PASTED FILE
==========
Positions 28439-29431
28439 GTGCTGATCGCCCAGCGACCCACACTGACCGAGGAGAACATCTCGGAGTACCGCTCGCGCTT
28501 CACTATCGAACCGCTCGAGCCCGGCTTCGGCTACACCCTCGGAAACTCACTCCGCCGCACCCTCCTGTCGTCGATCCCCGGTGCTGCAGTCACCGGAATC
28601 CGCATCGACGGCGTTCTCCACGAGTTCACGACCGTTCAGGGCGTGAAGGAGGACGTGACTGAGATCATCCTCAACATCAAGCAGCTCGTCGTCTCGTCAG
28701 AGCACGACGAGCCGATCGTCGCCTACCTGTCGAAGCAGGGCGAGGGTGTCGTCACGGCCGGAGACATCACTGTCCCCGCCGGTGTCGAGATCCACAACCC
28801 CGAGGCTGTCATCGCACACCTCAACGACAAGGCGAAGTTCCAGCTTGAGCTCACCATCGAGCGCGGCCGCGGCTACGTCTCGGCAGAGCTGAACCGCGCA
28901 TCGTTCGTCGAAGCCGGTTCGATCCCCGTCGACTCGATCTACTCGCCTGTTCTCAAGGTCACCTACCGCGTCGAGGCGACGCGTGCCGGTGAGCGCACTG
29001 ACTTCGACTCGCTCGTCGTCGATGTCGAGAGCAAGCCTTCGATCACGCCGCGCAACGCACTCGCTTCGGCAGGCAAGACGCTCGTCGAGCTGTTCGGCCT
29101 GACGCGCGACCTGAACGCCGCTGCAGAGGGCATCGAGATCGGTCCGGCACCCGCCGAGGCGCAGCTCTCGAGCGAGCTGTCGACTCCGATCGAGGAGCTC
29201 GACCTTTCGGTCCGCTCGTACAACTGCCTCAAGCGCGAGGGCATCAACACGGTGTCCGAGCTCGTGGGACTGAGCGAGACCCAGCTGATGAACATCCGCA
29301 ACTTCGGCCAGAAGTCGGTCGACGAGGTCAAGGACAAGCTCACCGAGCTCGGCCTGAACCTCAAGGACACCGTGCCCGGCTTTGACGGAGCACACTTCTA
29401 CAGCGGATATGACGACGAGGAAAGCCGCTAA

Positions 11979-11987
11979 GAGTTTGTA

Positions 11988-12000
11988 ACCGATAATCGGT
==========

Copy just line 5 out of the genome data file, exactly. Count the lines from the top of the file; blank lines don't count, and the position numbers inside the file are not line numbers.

28701 AGCACGACGAGCCGATCGTCGCCTACCTGTCGAAGCAGGGCGAGGGTGTCGTCACGGCCGGAGACATCACTGTCCCCGCCGGTGTCGAGATCCACAACCC